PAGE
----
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The New American Dream? Buying Freedom From Irritation.

When you’ve been covering a topic for a while, you see the same story lines pop up over and over. On the parenting beat, the dilemma of babies crying on airplanes is evergreen and always divisive. In a few cases, harried parents have been so concerned about being shamed for the mundane act of taking a baby on a plane that they’ve resorted to handing out goody bags in the hopes of preemptively mollifying fellow passengers.

The latest entry in this debate is by the writer Danielle Braff for The Times, specifically about babies flying first class. In it, one irate passenger who appears to think babies should be relegated to steerage said, “First class is a premium space where passengers pay extra for added comfort and relaxation. The presence of a baby, with their potential crying and fussing, would disrupt the peaceful atmosphere and ruin the experience for other passengers.”

It’s not an unusual view. As Braff explains:

I wasn’t surprised to read this, since it seems that there’s a growing intolerance in America for children occupying, and being themselves, in public spaces. Though that attitude is present elsewhere in the West, it seems particularly widespread here. Over the years, I’ve spoken to lots of parents who’ve raised children both in America and in other countries, and quite a few have remarked on how parenting elsewhere is easier, because they’re not constantly anxious about getting side-eyed for their kids’ completely normal — kidlike — public behavior.

In April, when I interviewed Christine Gross-Loh, the author of “Parenting Without Borders,” about her experience raising children in both the United States and Japan, she said she felt people were less “judgy” in Japan: “There’s a lot more scrutinizing of your parental choices here” in America.

Dan Kois, the author of “How to Be a Family: The Year I Dragged My Kids Around the World to Find a New Way to Be Together,” said over email that although his kids were way beyond the baby stage when they spent a year in New Zealand, Costa Rica and the Netherlands, “It is true that basically every country on earth is more prepared to welcome children into public spaces and more accepting of their foibles than America is.” Despite the numbers Braff compiled about airborne babyphobes, Kois thinks most adults “range from very understanding and forgiving of babies on flights to, at worst, neutrally tolerant.” (His take: All babies should fly first class.)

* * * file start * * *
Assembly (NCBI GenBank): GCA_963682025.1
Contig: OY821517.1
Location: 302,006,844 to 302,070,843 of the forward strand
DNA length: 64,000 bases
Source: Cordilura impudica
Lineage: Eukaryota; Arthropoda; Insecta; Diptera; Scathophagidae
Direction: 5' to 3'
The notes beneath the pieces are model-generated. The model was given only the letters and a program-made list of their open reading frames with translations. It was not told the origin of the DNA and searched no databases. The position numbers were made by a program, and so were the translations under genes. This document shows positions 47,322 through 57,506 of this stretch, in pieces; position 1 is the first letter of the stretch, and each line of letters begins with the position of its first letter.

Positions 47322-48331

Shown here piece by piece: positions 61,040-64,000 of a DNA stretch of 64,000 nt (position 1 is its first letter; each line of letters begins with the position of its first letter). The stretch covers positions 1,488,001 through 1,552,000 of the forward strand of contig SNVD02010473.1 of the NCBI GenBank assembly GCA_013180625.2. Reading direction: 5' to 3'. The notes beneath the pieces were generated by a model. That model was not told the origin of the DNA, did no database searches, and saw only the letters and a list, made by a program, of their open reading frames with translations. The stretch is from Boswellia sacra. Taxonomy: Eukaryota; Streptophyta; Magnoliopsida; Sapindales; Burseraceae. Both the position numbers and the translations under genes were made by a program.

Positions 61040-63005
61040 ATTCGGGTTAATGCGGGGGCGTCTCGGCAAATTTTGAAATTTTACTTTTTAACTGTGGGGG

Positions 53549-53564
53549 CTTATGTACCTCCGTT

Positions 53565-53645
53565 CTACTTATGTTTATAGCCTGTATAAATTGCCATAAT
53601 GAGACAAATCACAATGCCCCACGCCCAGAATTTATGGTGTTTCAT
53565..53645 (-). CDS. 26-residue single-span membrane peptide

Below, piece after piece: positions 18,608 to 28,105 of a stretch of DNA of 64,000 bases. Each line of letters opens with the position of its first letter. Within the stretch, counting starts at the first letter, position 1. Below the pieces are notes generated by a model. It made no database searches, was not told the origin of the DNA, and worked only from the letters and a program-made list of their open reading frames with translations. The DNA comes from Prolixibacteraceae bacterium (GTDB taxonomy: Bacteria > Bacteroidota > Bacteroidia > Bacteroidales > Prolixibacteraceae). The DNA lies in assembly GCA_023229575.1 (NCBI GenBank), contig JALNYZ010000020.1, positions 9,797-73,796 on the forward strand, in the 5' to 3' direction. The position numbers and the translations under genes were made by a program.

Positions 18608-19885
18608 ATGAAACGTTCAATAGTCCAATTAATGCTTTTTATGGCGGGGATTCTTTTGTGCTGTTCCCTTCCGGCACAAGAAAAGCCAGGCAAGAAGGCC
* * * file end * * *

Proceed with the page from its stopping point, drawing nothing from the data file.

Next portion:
Still, I see comments from people going beyond just the first class complaint and arguing that babies and young children should be cordoned off in their own area of a plane or not allowed on commercial flights, period. (Example: “Maybe there needs to be a child section at the back of each plane, behind a bulkhead or divider, where the doting parents can sit with their overindulged precious cargos and enjoy the nonstop shrieking and the stench of filthy diapers. The rest of us deserve peace and quiet.”) I want to remind these folks that babies are, you know, people, and have the same right to public space that they do.

After scrolling through the broadsides of these Bitter Bessies, I had a breakthrough: I started thinking that the first-class babies lament isn’t about the babies per se; it’s about feeling entitled to freedom from irritation because you paid the price of an airline ticket.

I was reminded of a bit from the comedian Dan Soder in his 2019 HBO special, “Son of a Gary.” Soder doesn’t have kids, but talks about traveling 25-30 weeks a year and hearing a lot of screaming babies on planes. He doesn’t get mad at the babies or their parents, because he’s not a monster and he has basic empathy: “Have you seen the parents of a screaming baby on an airplane?” he asks the crowd. “They are not into it!”

He goes on to say that the people who complain about screaming babies on airplanes are part of a “customer service generation” that has squatted on the original idea of the American dream: “You know that one that’s like, ‘I’m going to work hard, save up my money and give my kids a better life.’” That’s gone, he says. “The new American dream is like, ‘I spent a little bit of money on a product.’” If anything goes wrong, he adds, it’s basically a license to “uncork on someone.”

This sentiment is echoed in a 2021 essay by The Atlantic’s Amanda Mull, “American Shoppers Are a Nightmare.” As Mull explains, most modern Americans have limited control over many aspects of their lives. They’re more socially isolated than they used to be, and “don’t exactly have a plethora of opportunities to develop meaningful identities outside their economic station.” In lieu of that deeper self-meaning, “the consumer realm is the place where many people can most consistently feel as though they are asserting their agency.”

Not to put too fine a point on it, but our increasing desire, as patrons, to get every single thing we want, exactly the way we want it, may have turned us into big babies.

When people can’t dictate the contours of these consumer experiences, when they are subject to perceived indignities like a cramped middle seat or a long wait to leave the airport, Mull says, they sometimes make “a mess.” Whether that means lashing out at flight attendants or fuming over crying babies, the root cause is the same: a consumer culture run amok. One that’s not changing anytime soon, meaning as long as there’s an internet, there will likely be a plentiful supply of Reddit rants and TikTok videos on the subject of whether babies should be allowed to fly.



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